What kind of people read essentially every local alt-weekly owned by Village Voice Media and submits stories from those sites to Digg on a frequent basis? Clearly, people with a financial interest in seeing VVM properties get dugg. Philostrato’s profile places “her” in Houston. I say, “her” because I don’t believe someone who looks like this spends their days on Digg:


Ivanb, on the other hand, may or may not look like this:


Philostrato Has Balls

Just for fun, I’m going state the obvious: The Digg user Philostrato is NOT a she, but a he (pictured on the right here and left here). Philostrato is a he by the name of Keith Plocek, whose work titles are:

* Social Media Manager at Village Voice Media
* Web Editor at Houston Press

Exactly the kind of roles a person would have who obsesses over Village Voice Media’s web traffic.

Ivanb and Philostrato Are Good at What They Do

Why is Village Voice Media so reliant on these two Digg users? Because being influential on Digg takes a lot of effort and skill. Much more effort and skill than typical VVM employees have shown to date.

Digg takes a lot of variables into consideration when weighing a vote (digg) on their system. If someone only Diggs their own website’s stories, their votes will begin to carry less weight. It’s important to diversify your Diggs if you want your occasional self-diggs to carry weight. For example, Ivanb has dugg over 60,000 stories on Digg and maintains an almost 60:1 ratio between posts he diggs to posts he submits. Jbizzy, on the other hand, is running around 8:1 (and almost all of her Diggs are for other VVM properties).

Is Digging Part of the Job for Village Voice Media Employees?

CityPages Blotter writer, Emily Kaiser, appears to have been brought under Jen Boyles’ Digg wing and is now actively digging her own stories (and stories from other VVM properties) after Jen submits them. Here’s a breakdown of what Emily has dugg to date:

Citypages Diggs by Emily Kaiser

and who submitted those stories to Digg:

Citypages Diggs by Emily Kaiser

Another CityPages employees who’s playing along is Ward Rubrecht. Others may be doing so under less obvious Digg usernames. (I do appreciate Emily and Ward’s transparency. Jen Boyles used to include her name on her profile but has since switched to displaying just her Digg username).

Does any of this matter?

I believe it does, and here’s why: Village Voice Media serves up local advertiser’s ads against this type of traffic. As CityPages’ Publisher, Mark Bartel explained in the comments of a previous post, Digg strategies contribute a significant amount of traffic to their site:

Traffic from represented 8% of our traffic over the last 30 days.

It can range anywhere from 1 percent to 10 percent in a given month.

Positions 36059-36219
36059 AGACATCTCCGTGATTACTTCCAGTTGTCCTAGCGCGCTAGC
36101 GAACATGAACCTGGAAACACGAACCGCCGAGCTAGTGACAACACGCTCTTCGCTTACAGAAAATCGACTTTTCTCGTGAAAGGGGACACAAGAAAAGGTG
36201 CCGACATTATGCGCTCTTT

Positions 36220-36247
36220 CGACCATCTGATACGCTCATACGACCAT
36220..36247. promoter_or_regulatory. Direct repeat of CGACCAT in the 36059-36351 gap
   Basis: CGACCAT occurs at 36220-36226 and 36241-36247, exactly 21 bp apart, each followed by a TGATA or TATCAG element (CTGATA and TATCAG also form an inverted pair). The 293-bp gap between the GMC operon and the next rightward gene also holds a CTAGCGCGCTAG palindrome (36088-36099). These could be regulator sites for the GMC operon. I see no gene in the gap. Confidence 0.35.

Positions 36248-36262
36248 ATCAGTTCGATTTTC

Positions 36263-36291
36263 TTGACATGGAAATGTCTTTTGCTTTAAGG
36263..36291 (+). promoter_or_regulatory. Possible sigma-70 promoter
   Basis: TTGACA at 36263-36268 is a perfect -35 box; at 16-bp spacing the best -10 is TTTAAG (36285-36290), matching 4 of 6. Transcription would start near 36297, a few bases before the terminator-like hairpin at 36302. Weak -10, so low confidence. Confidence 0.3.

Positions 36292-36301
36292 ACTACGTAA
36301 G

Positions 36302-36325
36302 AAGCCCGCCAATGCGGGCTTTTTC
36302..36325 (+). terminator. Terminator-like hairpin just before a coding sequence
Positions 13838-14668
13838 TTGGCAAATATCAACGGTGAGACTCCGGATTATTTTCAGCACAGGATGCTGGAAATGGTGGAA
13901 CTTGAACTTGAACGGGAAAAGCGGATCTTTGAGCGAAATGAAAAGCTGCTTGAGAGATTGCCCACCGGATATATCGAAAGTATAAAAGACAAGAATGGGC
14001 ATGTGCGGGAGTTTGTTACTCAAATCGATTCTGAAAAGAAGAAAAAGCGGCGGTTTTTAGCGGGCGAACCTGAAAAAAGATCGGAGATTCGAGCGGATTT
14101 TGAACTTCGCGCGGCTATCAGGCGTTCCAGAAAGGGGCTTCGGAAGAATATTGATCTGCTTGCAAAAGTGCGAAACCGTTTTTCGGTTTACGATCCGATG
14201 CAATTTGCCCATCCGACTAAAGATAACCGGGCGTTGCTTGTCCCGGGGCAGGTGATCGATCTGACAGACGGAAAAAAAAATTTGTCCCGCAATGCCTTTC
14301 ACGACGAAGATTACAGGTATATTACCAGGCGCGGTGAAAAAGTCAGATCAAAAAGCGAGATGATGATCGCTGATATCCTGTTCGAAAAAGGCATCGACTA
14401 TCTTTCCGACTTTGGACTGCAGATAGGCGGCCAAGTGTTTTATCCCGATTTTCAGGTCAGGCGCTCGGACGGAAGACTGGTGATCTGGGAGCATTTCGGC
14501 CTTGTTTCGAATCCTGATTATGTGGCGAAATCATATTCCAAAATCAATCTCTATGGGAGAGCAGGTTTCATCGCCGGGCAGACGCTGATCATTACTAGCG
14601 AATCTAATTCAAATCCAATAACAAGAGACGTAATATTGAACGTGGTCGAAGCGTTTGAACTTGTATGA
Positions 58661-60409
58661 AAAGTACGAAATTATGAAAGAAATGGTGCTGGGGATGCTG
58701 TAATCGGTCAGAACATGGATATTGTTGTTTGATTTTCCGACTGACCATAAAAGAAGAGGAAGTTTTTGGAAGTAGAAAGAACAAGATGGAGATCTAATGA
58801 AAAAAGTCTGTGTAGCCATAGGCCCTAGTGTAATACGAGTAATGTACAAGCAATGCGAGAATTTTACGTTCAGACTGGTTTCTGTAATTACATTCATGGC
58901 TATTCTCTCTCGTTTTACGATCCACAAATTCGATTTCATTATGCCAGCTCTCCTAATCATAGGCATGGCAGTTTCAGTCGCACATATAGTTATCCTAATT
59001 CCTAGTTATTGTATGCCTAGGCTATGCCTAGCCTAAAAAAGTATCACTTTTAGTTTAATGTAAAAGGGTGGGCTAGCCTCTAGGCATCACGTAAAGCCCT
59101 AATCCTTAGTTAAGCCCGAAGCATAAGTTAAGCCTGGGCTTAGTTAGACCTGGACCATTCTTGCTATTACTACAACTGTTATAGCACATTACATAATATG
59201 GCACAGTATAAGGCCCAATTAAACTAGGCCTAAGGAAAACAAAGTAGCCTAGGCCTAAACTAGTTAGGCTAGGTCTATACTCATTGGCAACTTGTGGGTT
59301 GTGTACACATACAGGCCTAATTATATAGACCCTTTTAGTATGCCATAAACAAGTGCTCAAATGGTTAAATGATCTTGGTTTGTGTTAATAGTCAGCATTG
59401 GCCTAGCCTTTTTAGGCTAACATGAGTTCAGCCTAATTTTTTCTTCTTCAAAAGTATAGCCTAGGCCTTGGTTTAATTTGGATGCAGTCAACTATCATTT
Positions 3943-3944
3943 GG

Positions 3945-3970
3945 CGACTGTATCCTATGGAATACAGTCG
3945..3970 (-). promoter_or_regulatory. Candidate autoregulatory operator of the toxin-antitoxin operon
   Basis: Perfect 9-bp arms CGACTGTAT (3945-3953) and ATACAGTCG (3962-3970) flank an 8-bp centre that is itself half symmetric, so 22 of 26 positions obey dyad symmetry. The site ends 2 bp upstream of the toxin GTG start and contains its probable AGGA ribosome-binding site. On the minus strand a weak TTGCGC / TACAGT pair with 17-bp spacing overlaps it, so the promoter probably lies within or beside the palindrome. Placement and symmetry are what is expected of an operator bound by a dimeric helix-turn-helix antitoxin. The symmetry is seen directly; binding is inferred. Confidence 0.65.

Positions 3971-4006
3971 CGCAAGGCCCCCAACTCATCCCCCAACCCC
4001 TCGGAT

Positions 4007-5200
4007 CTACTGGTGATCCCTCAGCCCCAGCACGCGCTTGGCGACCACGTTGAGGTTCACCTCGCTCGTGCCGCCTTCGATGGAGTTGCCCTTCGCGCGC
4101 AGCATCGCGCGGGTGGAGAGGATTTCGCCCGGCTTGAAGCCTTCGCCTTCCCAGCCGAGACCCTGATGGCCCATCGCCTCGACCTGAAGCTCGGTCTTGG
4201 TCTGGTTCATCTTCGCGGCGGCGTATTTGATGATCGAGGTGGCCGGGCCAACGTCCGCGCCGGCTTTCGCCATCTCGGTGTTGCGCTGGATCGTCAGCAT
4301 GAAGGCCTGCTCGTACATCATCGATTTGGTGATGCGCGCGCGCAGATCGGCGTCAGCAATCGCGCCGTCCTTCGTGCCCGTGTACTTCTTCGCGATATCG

Mark stated that they plan to switch to geotargeting ads soon (showing local ads to local audiences rather than to national or international visitors who are not relevant to local advertisers), which is certainly a move is the right direction. Frankly, Digg traffic is fairly worthless for most advertisers (at least those paying on an impression basis) and for publishers (if they’re earning on a per click or conversion basis). I’ve written about this previously.

Marco Arment has also written about the poor quality of Digg traffic from an advertiser’s perspective. His comparison of his site’s typical traffic vs. traffic on days where he gets Dugg is worth studying:

What Digg traffic looks like

* 0.66% average click-through rate (CTR) on normal days
* 0.10% click-through rate from Digg traffic

Ad profits are often measured in cost (for the advertisers… profit for the site owner) per 1,000 pages viewed (CPM).

* $2.00 effective CPM on normal days
* $0.92 effective CPM from Digg traffic

That’s quite a difference. I wouldn’t want to pay the same amount
for Digg referred traffic (that leads to clicks less than 1/6th as often) as I would for more organically grown traffic.

Here’s my take on this traffic tactic

1. Digg has plenty of weaknesses. Their ranking algorithm is too easily gamed by networks by motivated users.’s recent Digg success – with no correlation with the quality of the content – makes that case.

2. Advertisers buying impression-based advertising from any website should ask where the site’s traffic is coming from. If Digg users are what you’re looking for, you could just as easily buy traffic directly on Digg.

3. A publisher performing well on Digg is not necessarily a bad thing. There are many long-term benefits to it, including raising awareness about an online property and link building (especially in the form of links that come from people blogging about stuff they found on Digg).

What’s your take?

Do you think the Village Voice Media advertisers who are having their ads served up against the 3.8 – 19.4 million visits generated by Ivanb and Philostrato are getting their money’s worth?

Is Digg too easily gamed by people like Ivanb and Philostrato?